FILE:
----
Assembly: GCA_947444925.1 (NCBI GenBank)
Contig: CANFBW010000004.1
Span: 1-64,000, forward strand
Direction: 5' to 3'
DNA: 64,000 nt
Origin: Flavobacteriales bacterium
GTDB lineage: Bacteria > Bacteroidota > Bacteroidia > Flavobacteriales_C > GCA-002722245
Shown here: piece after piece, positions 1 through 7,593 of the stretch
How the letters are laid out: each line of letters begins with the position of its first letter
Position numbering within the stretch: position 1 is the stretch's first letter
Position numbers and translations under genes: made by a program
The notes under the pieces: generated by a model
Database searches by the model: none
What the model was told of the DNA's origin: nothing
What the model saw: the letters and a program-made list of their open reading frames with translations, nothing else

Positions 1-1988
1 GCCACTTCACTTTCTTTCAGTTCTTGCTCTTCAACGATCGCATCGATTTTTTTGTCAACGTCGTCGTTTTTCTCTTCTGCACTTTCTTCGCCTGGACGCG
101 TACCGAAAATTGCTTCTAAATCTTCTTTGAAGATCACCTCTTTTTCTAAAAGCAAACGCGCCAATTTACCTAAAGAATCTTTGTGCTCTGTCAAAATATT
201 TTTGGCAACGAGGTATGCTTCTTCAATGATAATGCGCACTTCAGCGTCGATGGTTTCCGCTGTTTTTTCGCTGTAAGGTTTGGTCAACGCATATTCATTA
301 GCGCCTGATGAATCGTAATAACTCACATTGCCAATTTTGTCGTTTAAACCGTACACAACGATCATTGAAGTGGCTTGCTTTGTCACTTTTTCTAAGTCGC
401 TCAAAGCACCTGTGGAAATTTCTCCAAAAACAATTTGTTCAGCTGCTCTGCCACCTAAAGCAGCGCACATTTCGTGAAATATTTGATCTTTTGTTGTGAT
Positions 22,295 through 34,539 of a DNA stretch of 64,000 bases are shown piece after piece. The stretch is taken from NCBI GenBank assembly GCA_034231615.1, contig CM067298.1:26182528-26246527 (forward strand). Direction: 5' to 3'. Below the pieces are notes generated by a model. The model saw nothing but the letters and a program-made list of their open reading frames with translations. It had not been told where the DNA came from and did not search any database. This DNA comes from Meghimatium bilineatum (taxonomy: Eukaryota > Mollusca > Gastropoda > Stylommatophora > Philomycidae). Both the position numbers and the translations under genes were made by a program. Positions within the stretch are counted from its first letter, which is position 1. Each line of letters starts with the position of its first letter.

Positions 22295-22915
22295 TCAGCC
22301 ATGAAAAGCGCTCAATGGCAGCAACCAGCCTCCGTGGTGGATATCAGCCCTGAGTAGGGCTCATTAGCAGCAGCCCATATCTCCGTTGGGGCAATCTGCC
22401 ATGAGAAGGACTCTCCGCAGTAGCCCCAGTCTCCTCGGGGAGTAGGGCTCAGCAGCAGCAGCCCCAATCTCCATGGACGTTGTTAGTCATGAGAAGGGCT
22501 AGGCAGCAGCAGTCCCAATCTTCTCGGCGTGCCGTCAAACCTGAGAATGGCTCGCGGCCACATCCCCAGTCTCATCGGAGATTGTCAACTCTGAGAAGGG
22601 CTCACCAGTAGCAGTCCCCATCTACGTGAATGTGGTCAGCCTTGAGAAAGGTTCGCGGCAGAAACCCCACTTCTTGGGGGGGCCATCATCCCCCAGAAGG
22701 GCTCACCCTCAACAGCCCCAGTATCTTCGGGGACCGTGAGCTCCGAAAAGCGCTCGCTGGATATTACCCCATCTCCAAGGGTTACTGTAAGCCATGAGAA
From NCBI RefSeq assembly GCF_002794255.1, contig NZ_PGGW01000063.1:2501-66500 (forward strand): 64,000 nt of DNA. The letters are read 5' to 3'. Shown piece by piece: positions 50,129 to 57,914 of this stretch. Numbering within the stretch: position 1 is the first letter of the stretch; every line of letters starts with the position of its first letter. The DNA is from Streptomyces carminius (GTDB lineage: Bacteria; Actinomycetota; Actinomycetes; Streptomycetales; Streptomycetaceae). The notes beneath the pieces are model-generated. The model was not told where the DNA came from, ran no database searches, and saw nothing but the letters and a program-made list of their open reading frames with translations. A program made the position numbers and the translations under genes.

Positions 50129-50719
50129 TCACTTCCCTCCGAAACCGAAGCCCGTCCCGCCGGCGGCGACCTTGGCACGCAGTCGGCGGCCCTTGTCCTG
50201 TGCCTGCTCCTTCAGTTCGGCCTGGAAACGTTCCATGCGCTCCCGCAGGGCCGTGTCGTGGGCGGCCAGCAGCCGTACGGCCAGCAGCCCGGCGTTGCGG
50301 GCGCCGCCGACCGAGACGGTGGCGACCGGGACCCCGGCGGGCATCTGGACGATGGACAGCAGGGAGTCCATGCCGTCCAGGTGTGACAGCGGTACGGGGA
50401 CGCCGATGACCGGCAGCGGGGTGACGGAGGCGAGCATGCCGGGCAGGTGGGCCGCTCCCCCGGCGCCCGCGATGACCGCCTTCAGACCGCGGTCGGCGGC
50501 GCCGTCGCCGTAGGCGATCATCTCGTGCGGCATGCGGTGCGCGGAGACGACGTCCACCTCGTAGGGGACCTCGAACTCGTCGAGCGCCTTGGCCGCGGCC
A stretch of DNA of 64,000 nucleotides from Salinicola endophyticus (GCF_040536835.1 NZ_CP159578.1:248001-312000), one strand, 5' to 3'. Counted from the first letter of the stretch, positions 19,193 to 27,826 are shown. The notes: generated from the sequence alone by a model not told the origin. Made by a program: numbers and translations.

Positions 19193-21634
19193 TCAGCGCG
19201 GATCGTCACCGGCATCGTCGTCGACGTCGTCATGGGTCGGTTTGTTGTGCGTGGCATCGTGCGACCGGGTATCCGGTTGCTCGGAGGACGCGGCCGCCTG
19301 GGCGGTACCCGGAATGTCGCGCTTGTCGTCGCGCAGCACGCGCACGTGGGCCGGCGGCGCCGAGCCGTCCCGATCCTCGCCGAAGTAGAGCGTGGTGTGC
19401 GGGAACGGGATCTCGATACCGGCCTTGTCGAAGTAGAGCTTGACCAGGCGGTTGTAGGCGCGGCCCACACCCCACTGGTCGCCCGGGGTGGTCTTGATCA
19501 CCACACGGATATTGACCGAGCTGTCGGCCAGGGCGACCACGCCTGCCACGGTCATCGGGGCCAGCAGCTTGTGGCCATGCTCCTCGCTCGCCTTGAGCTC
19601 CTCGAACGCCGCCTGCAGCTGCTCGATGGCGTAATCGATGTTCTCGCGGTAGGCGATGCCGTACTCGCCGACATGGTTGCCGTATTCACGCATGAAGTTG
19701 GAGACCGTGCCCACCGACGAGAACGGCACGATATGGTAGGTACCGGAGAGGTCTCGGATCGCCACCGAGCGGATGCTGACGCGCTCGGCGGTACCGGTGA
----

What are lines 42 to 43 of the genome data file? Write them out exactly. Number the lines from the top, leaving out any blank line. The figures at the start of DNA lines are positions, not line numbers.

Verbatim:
19401 GGGAACGGGATCTCGATACCGGCCTTGTCGAAGTAGAGCTTGACCAGGCGGTTGTAGGCGCGGCCCACACCCCACTGGTCGCCCGGGGTGGTCTTGATCA
19501 CCACACGGATATTGACCGAGCTGTCGGCCAGGGCGACCACGCCTGCCACGGTCATCGGGGCCAGCAGCTTGTGGCCATGCTCCTCGCTCGCCTTGAGCTC